Matching and linking customer records is at the heart of Customer Data Integration (CDI). The goal is to achieve a “360 degree view” of your customer, including past and present relationships. There are so many challenges to this task that it can seem overwhelming. The matching algorithms themselves are computationally intensive, consuming valuable clock time, not to mention computing resources. Customers exist in a web of relationships with companies, groups, and other individuals. Even if a company holds data on the various entities of the customer relationship web, that data is often scattered across systems. Connecting the dots is a singular challenge.
Ultimately, customer matching is a learning process. The more you know about your customer, the better able you are (or should be) to match his or her transactions. In the real world, we usually don’t have the luxury of “retroactively” applying lessons learned. With CDI, we are given a chance to correct prior matching mistakes. But this opportunity is a supreme challenge architecturally. Even if the technical challenges can be met, the business value of accurate customer matching is realized only when the information is delivered to the right place at the right time. The CDI matching solution demands the best integration of technologies and business processes that we can possibly muster.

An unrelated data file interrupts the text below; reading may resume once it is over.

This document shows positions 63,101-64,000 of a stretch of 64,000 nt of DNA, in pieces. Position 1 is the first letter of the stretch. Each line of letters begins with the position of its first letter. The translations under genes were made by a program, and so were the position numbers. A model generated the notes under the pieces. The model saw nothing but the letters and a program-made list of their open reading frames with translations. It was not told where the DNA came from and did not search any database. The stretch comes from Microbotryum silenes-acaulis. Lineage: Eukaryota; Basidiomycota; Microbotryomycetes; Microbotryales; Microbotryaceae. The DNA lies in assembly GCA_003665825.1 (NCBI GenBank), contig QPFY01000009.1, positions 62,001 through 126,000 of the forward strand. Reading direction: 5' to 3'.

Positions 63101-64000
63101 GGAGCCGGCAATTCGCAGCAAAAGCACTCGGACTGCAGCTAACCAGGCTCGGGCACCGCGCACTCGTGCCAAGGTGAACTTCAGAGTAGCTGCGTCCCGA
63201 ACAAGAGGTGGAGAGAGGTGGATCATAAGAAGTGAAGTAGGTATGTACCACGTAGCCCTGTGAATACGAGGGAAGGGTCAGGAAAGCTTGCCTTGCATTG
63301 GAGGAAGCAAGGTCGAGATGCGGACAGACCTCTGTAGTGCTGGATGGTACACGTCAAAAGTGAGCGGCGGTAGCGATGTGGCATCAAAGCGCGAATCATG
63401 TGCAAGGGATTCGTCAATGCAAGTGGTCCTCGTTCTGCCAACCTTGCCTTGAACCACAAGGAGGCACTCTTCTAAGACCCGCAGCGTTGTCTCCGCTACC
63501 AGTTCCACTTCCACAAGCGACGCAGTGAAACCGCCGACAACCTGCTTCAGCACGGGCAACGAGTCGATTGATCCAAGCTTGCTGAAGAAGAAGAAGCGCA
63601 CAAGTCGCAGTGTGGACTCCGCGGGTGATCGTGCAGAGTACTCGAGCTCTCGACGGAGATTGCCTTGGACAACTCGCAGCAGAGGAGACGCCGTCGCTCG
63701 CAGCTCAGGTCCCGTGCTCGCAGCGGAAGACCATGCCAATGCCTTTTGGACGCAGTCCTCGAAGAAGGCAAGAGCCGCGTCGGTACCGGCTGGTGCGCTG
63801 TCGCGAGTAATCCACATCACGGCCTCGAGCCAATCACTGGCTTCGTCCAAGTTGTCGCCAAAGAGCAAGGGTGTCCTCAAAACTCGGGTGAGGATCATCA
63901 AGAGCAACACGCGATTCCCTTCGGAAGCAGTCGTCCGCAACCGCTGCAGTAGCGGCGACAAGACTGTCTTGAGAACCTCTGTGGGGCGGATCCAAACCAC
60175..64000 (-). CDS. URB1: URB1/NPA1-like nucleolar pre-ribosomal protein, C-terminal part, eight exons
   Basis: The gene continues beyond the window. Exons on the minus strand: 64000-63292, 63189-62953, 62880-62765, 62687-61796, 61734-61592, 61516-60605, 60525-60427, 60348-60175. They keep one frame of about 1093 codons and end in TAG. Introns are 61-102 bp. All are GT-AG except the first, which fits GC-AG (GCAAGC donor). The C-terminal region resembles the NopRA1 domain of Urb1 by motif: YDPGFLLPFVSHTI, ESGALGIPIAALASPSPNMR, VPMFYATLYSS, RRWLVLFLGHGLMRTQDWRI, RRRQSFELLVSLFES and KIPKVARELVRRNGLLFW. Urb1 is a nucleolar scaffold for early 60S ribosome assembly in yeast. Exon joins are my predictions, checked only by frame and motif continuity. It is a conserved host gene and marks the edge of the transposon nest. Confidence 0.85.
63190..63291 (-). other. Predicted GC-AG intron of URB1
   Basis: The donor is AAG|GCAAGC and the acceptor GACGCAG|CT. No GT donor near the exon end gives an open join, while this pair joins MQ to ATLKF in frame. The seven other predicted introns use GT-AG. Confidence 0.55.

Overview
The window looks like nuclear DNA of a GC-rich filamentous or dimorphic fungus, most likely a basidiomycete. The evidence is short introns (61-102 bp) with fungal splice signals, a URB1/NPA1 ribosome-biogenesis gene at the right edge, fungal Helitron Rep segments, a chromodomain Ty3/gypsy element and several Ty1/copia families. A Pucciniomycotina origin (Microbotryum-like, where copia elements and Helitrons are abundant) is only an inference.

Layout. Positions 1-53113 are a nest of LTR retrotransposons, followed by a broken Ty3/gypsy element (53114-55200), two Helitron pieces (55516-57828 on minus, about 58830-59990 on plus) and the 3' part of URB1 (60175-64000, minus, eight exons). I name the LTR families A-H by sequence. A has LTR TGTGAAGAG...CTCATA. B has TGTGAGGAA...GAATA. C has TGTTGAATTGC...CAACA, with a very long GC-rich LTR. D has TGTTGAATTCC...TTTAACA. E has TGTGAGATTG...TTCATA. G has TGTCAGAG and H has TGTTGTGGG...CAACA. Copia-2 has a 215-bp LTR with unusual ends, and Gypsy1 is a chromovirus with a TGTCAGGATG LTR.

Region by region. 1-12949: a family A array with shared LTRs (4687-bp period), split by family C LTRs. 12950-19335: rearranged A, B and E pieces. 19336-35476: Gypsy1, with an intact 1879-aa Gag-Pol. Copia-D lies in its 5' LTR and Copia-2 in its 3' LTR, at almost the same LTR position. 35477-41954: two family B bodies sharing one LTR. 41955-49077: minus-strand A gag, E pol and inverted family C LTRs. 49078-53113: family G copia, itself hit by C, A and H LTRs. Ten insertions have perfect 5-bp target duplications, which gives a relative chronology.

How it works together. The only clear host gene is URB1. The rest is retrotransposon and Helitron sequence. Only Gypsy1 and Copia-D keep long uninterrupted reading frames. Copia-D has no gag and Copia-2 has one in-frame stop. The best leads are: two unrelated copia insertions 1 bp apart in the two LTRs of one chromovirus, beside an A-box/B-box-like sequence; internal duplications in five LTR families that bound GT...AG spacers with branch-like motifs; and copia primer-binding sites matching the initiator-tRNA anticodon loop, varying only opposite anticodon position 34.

While there are no silver bullets to the customer matching challenge, the EDW can fulfill a pivotal role. This post is intended to generate discussion and ultimately lead to some principles for positioning the EDW as the hub of the CDI solution.
The Architectural Problem
At the risk of oversimplification, let’s reduce the customer matching architectural problem to three main players—the source systems, the EDW, and the matching tool. The source systems capture customer business transactions. The EDW holds integrated customer profile information and granular business transactions. The matching tool identifies distinct customers, and matches business transactions to customers based on complex matching rules. The nature of the linkages between these three players are many and varied. Depending on requirements, the linkages may need to be traversed in batch, real time, or near real time windows.